A Llanelli man who doted on his family and was loved and respected by so many.
Ray worked down the mines in Cynheidre as an electrician and loved nothing more than building and flying model aircrafts in his spare time.
Ray made such an impact on everyone’s lives. A father figure to his niece, due to their close relationship she named her youngest son, Alfie-Ray. As a mark of respect Alfie-Ray, aged 12, wanted to run an Ultra Marathon of 31 miles on May 29 2021 for the Renal Unit that supported Ray through his treatment.
All the staff at the unit could not speak highly enough of Ray, he was so full of sunshine and laughter he made a lasting impression on everyone he met. Ray sadly passed away in March this year and Alfie-Ray wishes to honour his memory.
Lyndon and Alfie-Ray Rees (12 years of age) completed the Ultra Marathon in 6 hours, 32 minutes and 40 seconds. The run started and finished at Llanelli Leisure Centre.
The first part of the route involved running from Llanelli Leisure Centre along the coastal path to Pembrey, before running back to Llanelli Leisure Centre.
The second part of the route took them up the Path of Doom which is the old Mynydd Mawr Railway Line in Cynheidre before reaching Tumble and this was the turning point before they made their way back to Llanelli Leisure Centre to finish the run.
The weather was kind to us on Saturday and what a special way to remember and celebrate the life of the much-loved Raymond Bolton. This father and son partnership faced this epic challenge head on and their determination and self-belief allowed them to achieve their goal.
Furthermore, the charity’s motto is “Believe in Yourself, both Lyndon and Alfie–Ray are shining examples of what you can achieve if you put your mind to it.
Organisers would like to say a huge thank you to Llanelli Leisure Centre, First in Events, Daisy’s Little Coffee Shop, Picton Sports, Waunwyllt Inn, Hidden Carmarthenshire, Morrisons Llanelli, and Glangwili Hospital for all their donations and support for the Ultra Marathon.
The cheesecake at Daisy’s Little Coffee shop was a much needed sugar boost on the Ultra Marathon Route which fuelled Lyndon and Alfie-Ray to complete the run in record time.
Alfie-Ray, aged 12, said: “I was very nervous building up to the event and I knew it was a huge challenge. I started well and I felt strong but as the miles racked up so did the fatigue.
“The last 3 miles were the hardest it took all my mental strength to finish, but I was not going to let “Uncle Ray” down. Although I was visualising what I would be eating at the end of the race I was so exhausted I couldn’t eat my food. After a good night’s sleep, I more than made up for it the following day”.
Lyndon, father of Alfie-Ray, said: “Needless to say, I am very proud of Alfie-Ray and all of his achievements, however this takes it to another level. Alfie- Ray had a very good idea of what discomfort was ahead of him, but he dug deep and pushed on.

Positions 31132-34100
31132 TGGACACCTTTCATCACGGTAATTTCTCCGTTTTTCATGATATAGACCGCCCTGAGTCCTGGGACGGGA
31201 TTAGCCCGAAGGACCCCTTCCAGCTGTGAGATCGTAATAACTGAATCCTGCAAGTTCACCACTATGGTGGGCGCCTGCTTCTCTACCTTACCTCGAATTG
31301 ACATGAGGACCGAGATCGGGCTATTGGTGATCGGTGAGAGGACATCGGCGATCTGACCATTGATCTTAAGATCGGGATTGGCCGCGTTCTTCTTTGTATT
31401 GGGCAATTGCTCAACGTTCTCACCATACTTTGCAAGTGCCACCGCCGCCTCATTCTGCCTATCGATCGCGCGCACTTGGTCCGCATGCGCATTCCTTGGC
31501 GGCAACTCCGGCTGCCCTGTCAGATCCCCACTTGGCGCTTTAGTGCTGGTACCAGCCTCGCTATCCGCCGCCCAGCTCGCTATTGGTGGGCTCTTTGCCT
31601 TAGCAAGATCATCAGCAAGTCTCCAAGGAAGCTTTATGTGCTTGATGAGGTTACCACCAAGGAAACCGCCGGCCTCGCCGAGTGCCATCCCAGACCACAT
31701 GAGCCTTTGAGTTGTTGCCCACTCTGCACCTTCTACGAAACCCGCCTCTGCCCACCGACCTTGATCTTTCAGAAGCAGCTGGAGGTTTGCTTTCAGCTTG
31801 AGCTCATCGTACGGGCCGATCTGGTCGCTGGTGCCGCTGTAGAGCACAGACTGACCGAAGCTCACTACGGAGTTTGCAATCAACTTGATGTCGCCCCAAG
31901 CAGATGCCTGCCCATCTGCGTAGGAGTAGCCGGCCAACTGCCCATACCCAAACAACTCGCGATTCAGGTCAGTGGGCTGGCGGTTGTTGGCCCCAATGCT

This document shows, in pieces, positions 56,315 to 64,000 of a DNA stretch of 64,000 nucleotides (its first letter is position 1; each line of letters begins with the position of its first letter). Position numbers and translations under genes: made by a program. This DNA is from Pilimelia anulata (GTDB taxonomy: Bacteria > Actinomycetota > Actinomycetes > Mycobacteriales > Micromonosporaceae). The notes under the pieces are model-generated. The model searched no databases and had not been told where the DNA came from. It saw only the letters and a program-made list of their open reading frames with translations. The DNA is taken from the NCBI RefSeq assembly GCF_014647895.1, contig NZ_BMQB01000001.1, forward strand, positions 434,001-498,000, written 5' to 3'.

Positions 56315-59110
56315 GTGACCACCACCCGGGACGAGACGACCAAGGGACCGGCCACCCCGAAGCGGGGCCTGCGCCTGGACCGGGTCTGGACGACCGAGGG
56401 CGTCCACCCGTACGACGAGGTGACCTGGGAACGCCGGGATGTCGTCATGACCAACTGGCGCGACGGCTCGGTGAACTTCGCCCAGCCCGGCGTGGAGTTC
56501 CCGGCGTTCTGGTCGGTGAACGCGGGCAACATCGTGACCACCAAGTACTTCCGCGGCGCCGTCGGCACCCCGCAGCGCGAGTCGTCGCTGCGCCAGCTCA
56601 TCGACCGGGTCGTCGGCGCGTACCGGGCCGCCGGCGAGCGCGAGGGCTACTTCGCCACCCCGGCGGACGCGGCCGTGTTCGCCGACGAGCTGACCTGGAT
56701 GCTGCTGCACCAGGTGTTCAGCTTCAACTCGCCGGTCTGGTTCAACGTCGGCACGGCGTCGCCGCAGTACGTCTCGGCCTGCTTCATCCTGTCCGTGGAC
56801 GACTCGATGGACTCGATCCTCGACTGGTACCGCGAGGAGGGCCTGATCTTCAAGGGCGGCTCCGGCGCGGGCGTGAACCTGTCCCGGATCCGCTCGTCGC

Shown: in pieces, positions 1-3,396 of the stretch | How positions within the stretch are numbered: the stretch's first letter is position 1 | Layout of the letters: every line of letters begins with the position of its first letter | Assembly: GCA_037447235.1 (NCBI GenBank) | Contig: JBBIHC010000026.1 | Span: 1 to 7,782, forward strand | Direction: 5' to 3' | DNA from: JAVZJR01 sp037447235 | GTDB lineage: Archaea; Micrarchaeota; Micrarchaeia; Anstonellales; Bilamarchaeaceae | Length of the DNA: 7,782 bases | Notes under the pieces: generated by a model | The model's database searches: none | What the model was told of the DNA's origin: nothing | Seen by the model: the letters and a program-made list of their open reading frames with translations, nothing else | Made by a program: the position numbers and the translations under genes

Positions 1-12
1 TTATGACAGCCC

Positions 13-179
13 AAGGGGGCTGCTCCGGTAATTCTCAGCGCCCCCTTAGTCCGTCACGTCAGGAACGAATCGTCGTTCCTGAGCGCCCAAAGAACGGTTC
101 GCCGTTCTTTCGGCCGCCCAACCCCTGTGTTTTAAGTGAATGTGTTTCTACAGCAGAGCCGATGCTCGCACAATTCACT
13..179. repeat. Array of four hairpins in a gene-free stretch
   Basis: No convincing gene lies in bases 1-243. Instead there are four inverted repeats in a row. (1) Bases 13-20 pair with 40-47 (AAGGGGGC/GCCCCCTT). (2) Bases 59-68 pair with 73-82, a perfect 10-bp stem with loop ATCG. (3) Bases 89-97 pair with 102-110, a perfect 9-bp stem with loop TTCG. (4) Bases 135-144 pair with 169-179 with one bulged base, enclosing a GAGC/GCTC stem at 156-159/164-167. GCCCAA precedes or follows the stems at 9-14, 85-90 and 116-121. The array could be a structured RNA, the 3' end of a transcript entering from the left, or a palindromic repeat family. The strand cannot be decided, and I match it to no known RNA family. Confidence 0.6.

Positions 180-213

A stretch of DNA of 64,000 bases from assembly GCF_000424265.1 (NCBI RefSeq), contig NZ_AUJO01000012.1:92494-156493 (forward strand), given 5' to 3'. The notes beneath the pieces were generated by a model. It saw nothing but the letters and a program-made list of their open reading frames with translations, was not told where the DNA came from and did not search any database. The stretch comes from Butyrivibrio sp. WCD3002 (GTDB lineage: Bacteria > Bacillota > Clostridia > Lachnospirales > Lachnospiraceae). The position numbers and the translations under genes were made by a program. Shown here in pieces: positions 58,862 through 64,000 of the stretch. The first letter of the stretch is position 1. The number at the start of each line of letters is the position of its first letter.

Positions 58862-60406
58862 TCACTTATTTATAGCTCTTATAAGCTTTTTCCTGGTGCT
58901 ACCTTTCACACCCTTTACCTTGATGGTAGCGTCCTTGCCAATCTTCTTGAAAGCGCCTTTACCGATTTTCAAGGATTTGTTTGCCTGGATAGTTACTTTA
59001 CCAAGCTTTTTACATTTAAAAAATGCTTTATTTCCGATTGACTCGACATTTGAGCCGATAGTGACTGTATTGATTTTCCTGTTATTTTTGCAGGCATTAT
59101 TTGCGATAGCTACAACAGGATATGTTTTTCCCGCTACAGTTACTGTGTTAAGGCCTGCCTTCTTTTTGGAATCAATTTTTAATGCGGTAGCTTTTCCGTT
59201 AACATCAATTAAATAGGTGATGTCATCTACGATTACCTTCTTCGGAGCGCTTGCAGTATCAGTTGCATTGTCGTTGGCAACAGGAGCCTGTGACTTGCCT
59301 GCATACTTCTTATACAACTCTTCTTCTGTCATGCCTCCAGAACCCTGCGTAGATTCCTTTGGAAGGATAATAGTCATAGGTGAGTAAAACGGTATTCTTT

“Even I was shocked with the ease in which he covered the 31 miles”.
Anna Powell, Children and Youth Community Engagement Officer, said: “It has been an absolute pleasure to work with Lyndon, Alfie-Ray and the Rees Family.
“I am in awe of Alfie-Ray completing an Ultra Marathon at the age of 12, because the majority of adults would not even attempt it. Uncle Ray would be so proud of his achievement and what a positive way to remember him and celebrate his life”.
Lyndon and Alfie-Ray would like to thank everyone who has donated to date and they have raised £610 (and counting). It will make a huge difference to the Renal Unit in Glangwili Hospital.
There is still time to donate to this fantastic cause please click the link below : https://localgiving.org/fundraising/RaysRenalRayofSunshineRun/
Llanelli fitness group thanked for NHS donation
HYWEL DDA HEALTH CHARITIES has thanked Arumba Llan, a not-for profit fitness group based at Llangennech Rugby Club, Llanelli.
The club has over 60 members and has donated £2,500 to Hywel Dda Health Charities, the official NHS charity for Carmarthenshire, Ceredigion and Pembrokeshire. The money will be used to support the Intensive Therapy Unit (ITU) at Prince Philip Hospital.
Over the 9 years it’s been running, Arumba Llan has raised approximately £70,000 through weekly classes held at Llangennech Rugby Club.
They are a non-profit organisation and all the money raised from running classes, along with various charity events and theme nights, is donated to good causes.
Managing Director and instructor Nia Gibbs said, “2020 was a very difficult year for us as for every charity. We relied on kind donations from the girls who participated in live classes on Facebook with me and the few months of actual classes we’ve managed to have. Despite this, we decided this year to donate £2,500 to the ICU in PPH as a way to thank the NHS for their wonderful work, in particular to PPH, as we like to support local causes in Arumba Llan.”